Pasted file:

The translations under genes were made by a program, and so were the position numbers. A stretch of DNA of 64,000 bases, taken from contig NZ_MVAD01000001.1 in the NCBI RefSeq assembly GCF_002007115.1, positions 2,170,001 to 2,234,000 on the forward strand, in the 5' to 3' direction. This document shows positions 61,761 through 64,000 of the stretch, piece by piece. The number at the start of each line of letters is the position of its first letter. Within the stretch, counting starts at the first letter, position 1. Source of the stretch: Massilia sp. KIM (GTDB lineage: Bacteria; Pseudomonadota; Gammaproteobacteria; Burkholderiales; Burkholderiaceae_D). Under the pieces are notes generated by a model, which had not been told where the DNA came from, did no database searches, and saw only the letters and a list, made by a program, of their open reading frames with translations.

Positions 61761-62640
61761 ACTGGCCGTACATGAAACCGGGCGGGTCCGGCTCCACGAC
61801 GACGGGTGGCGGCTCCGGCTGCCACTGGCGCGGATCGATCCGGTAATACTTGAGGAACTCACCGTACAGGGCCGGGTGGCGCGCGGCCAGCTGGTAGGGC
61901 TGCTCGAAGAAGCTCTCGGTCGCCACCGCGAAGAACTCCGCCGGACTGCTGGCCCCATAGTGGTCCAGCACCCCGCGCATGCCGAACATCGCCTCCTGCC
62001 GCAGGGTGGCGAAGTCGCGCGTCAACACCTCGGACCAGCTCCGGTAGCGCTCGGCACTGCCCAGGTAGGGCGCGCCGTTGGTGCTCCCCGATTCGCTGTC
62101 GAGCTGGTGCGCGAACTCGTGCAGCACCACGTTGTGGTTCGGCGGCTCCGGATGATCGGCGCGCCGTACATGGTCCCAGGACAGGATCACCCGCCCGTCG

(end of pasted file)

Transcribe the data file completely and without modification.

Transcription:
The translations under genes were made by a program, and so were the position numbers. A stretch of DNA of 64,000 bases, taken from contig NZ_MVAD01000001.1 in the NCBI RefSeq assembly GCF_002007115.1, positions 2,170,001 to 2,234,000 on the forward strand, in the 5' to 3' direction. This document shows positions 61,761 through 64,000 of the stretch, piece by piece. The number at the start of each line of letters is the position of its first letter. Within the stretch, counting starts at the first letter, position 1. Source of the stretch: Massilia sp. KIM (GTDB lineage: Bacteria; Pseudomonadota; Gammaproteobacteria; Burkholderiales; Burkholderiaceae_D). Under the pieces are notes generated by a model, which had not been told where the DNA came from, did no database searches, and saw only the letters and a list, made by a program, of their open reading frames with translations.

Positions 61761-62640
61761 ACTGGCCGTACATGAAACCGGGCGGGTCCGGCTCCACGAC
61801 GACGGGTGGCGGCTCCGGCTGCCACTGGCGCGGATCGATCCGGTAATACTTGAGGAACTCACCGTACAGGGCCGGGTGGCGCGCGGCCAGCTGGTAGGGC
61901 TGCTCGAAGAAGCTCTCGGTCGCCACCGCGAAGAACTCCGCCGGACTGCTGGCCCCATAGTGGTCCAGCACCCCGCGCATGCCGAACATCGCCTCCTGCC
62001 GCAGGGTGGCGAAGTCGCGCGTCAACACCTCGGACCAGCTCCGGTAGCGCTCGGCACTGCCCAGGTAGGGCGCGCCGTTGGTGCTCCCCGATTCGCTGTC
62101 GAGCTGGTGCGCGAACTCGTGCAGCACCACGTTGTGGTTCGGCGGCTCCGGATGATCGGCGCGCCGTACATGGTCCCAGGACAGGATCACCCGCCCGTCG